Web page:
Ohio prison officials are refusing to release an internal report on a how an inmate managed to murder another prisoner on a transport bus without the guards even noticing.
The Ohio Department of Rehabilitation and Correction said on Friday that the report is exempt from public disclosure because it is a “security record.”
DRC opened its internal review sometime after inmate Casey Pigge pleaded guilty in September 2017 to the murder of 61-year-old David Johnson as they traveled on a prison bus between Columbus and Ross County on Feb. 1, 2017.
That day, DRC guards loaded convicted killer Pigge, Johnson and 13 other inmates onto the bus. Pigge sat at the very back, out of sight of three corrections officers.
Witnesses told the Ohio Highway Patrol that minutes into the trip, Pigge slipped off his belly chain, moved up three rows and wrapped the three-foot chain against Johnson’s neck, pulling so hard that Johnson was lifted off the seat. After beating him and checking for a pulse, Pigge bragged about to others on the bus, witnesses said.
Guards reported that they didn’t notice anything amiss.
Pigge, now 30, is quickly becoming one of Ohio’s most notorious inmates:
• Sentenced to 30 years to life for the September 2008 murder of his ex-girlfriend’s mother;
• Pleaded guilty in January 2017 to beating his cellmate, Luther Wade of Springfield, to death at Lebanon Correctional on Feb. 23, 2016;
• Pleaded guilty to Johnson’s murder on the prison bus;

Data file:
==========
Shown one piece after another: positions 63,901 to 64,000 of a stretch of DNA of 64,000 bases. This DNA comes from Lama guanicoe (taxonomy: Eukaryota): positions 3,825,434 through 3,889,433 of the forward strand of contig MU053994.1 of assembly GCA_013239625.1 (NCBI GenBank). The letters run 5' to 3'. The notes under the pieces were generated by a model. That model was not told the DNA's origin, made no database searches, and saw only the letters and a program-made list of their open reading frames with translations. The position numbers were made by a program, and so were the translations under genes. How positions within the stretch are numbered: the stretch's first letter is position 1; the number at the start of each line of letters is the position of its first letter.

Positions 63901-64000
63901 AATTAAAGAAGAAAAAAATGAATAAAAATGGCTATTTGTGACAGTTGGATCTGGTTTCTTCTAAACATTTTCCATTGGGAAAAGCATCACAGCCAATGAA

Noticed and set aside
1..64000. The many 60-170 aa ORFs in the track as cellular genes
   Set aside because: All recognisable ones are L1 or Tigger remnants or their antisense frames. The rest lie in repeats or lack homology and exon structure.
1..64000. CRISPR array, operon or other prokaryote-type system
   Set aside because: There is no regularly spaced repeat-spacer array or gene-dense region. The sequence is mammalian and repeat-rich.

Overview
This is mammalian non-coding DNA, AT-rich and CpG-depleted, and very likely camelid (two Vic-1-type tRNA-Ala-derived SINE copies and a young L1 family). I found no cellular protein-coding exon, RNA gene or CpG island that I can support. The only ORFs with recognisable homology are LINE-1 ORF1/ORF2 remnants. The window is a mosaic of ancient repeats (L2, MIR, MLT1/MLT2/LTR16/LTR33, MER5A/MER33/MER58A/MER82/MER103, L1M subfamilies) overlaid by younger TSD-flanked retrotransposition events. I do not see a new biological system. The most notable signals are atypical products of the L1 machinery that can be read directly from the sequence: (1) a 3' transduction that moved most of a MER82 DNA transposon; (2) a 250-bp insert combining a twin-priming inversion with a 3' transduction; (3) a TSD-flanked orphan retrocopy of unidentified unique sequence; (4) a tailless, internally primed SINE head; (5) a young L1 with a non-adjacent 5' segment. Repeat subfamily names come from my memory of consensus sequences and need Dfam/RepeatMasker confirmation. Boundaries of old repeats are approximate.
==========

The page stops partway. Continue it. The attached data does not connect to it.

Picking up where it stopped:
• Moved by prison officials to a super max facility after he and another inmate were suspected in a brutal attack on Corrections Officer Matthew Mathias. No charges have been filed yet on the Mathias attack.
DRC spokesman Grant Doepel said that following the internal investigation, DRC decided to replace a “significant number” of buses and order new buses with factory installed camera systems. The department also issued precise bus loading directions that include dividing inmates based on security risk. It also created rules that inmates with extraordinary risk must be transported separately.
Wardens have been told to review records to make sure staff assigned to transport duties are appropriately trained, Doepel said in an email.
Inmates are transported in restraints — handcuffs, leg irons, belly chains. Doepel said since the prison bus murder, random restraint checks have been implemented and will be expanded.
Doepel did not answer questions about whether any guards or supervisors had been disciplined or fired.
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